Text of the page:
is yoga a science

Most of us have heard the phrase "the science of yoga." But what does it mean?

Is yoga a science? You'll get several responses to this oft-debated question, depending on whom you ask. Most mainstream scientists, whether they have spiritual inclinations or not, will answer "No," that science is, well, scientific, and yoga is...not. But not everybody agrees with this assessment. Middle-of-the-roaders propose that there's really no contradiction between science and yoga, because each functions in a different world, science the material, yoga the spiritual. Together they provide us with complementary perspectives of the same landscape. Then there are the optimists who affirm, in numerous popular magazines and books, that the more modern science advances, the more it aligns itself with the ancient teachings of yoga. So who's right? Is yoga a science? Or maybe, is science a yoga?

Before we can make up our minds on this question, we have to ask: what is science? The root of our word "science" is the Latin scire, which means both "to know" and "to cut or split" (and which also gives us the word "conscious"). This tells us two things about science. First, and most obviously, scientists are concerned primarily with acquiring knowledge, particularly about a world they see as wholly material. In such a world, human consciousness is relegated to a peripheral role, dismissed as merely a byproduct or appurtenance of matter.

Second, scientists customarily acquire this knowledge by cutting or splitting. This they do figuratively by cutting themselves and their world in two, by stepping back and studying things objectively, minimizing any subjective involvement. The classical scientific assumption is that it's possible to separate the universe "out there" entirely from the one that's "in here."

So how does yoga stack up as a science? Let's start with another etymological inquiry, this time into the Sanskrit word yoga. It's well known that the word is rendered into English variously as "yoking, joining, attaching," and most famously as "union" (although Patanjali defines yoga not as union, but instead as the "harnessing" or restriction of the fluctuations of consciousness). Yogis certainly value knowledge as much as the scientists, although the knowledge they value most points to the immaterial self, not the material world. For them, knowledge is never an end in itself, but always a means to an end, which is union, the realization of the self-identity of the embodied self and the supreme Self.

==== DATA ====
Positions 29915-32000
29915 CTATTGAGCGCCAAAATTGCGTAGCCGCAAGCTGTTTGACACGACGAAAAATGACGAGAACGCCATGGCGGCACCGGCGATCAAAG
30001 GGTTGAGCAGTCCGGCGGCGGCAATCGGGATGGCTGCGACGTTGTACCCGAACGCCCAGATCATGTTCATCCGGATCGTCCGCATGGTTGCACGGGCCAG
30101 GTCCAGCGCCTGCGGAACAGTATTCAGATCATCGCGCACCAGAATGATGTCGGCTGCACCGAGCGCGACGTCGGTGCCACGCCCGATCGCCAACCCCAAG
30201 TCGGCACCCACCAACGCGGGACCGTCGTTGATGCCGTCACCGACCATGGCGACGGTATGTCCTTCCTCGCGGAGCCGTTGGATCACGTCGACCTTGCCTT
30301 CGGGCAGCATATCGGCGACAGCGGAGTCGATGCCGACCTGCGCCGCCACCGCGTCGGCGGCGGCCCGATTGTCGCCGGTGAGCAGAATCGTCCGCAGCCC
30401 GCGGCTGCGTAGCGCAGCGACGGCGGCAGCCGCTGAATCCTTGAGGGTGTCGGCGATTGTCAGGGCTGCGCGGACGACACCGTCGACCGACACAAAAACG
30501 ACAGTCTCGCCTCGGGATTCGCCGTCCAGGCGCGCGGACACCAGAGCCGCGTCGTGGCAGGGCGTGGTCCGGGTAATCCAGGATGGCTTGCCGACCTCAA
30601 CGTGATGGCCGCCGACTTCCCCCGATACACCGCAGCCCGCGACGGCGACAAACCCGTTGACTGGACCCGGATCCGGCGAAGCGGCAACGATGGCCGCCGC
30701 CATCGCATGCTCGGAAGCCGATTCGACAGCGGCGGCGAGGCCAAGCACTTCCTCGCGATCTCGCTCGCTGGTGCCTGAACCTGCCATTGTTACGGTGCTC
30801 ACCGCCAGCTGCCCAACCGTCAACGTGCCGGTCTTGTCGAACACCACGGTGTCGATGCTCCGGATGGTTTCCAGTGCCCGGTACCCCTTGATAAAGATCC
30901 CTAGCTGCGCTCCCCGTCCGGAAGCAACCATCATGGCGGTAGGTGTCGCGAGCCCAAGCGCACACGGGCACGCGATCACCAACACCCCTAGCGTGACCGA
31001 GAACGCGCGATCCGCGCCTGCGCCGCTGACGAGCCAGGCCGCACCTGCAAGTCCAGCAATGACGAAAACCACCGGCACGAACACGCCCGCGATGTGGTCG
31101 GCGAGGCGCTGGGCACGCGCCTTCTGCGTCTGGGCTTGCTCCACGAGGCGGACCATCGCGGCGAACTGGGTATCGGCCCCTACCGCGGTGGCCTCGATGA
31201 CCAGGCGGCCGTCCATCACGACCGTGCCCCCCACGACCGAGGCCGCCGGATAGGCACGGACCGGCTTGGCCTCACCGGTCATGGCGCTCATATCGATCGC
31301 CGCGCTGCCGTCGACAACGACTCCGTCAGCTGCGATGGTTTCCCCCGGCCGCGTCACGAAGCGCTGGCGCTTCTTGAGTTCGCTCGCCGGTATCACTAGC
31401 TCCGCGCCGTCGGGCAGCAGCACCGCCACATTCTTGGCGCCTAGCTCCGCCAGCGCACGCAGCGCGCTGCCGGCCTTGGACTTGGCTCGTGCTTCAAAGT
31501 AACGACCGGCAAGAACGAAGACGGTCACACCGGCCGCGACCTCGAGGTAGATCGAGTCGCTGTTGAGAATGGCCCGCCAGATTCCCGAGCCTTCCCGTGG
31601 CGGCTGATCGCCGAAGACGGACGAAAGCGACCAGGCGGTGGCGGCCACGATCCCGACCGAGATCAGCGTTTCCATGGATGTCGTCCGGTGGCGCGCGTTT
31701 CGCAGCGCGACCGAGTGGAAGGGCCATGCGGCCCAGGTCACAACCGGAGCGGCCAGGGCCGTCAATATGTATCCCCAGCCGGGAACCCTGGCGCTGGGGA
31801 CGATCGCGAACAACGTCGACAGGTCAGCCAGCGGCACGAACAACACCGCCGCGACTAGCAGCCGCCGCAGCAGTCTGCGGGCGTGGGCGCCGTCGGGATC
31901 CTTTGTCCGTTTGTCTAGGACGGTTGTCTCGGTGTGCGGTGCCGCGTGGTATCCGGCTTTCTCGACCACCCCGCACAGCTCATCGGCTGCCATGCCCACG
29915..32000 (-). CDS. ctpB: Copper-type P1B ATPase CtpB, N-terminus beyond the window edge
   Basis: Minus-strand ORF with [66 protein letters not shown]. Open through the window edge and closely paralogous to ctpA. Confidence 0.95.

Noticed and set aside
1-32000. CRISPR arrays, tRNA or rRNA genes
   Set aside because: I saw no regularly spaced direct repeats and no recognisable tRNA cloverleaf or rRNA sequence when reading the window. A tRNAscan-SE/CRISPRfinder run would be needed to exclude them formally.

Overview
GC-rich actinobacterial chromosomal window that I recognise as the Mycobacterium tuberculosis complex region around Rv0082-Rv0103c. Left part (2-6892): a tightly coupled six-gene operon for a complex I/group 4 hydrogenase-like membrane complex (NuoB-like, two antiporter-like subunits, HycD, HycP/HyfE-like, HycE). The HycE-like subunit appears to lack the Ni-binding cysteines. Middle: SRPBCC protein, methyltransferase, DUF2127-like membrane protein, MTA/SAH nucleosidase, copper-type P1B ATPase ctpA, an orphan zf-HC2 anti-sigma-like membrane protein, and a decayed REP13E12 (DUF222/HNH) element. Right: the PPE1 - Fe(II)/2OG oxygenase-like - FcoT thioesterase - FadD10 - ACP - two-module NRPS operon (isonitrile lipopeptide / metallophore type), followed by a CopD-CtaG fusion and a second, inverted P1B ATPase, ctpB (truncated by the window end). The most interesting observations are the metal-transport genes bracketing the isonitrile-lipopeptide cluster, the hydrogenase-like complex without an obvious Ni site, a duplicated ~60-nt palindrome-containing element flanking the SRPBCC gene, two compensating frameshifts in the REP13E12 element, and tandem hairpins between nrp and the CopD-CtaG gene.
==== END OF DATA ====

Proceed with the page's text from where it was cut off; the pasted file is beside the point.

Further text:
At the same time, despite their reputation as ascetic world-renouncers, the yogis have accumulated an encyclopedic knowledge about the material world. In fact, they've developed a sophisticated evolutionary model of nature, although scientists would doubtless either be amused or shocked by their results. Anyway, and this may come as a surprise, in their quest for the transcendent haven of being, the yogis traveled through all the embodied realms of becoming.

What's often overlooked is that yoga is also translated as "employment, use, application, performance...expedient, device, way, manner, method." Accordingly, the word signifies both a goal – union – and a method used to attain that goal, just as science suggests both a certain kind of activity and the outcome of that activity. In the fragmented and incomplete way yoga is ordinarily taught in the West, students tend to miss or misunderstand the method behind the seeming yoga madness. But every school of yoga, whether Classical, Hatha, Bhakti or Karma, has its own unique "yoga-tific method," which in its formal structure and approach to practice is every bit as systematic and rational as its scientific counterpart's approach to the world.


So one more time: is yoga a science? We've seen obvious points of contact between the scientists' and the yogis' methods, and both, in their own way, are searching for the truth at the heart of the world. But science truth is not the same as yoga truth. The scientists want knowledge that reveals and transforms the world, though it's conceivable that they too will be profoundly affected by their work. The yogis, on the other hand, while not indifferent to the world, only want knowledge that reveals and transforms the self.

The answer to our question then is, "It all depends." If you interpret scire, "to know," in a strictly Western sense, then no, yoga isn't a science. But if we allow ourselves to expand the territorial limits of this "knowing" to include the subtle and spiritual provinces – as the yogis do – then in this sense, yoga is the supreme science, the science of all sciences.

Richard Rosen is the deputy director of the Yoga Research and Education Center in Santa Rosa (, headed by Georg Feuerstein. He is also a contributing editor at Yoga Journal magazine. His book, The Yoga of Breath, will be published by Shambhala in summer 2002.

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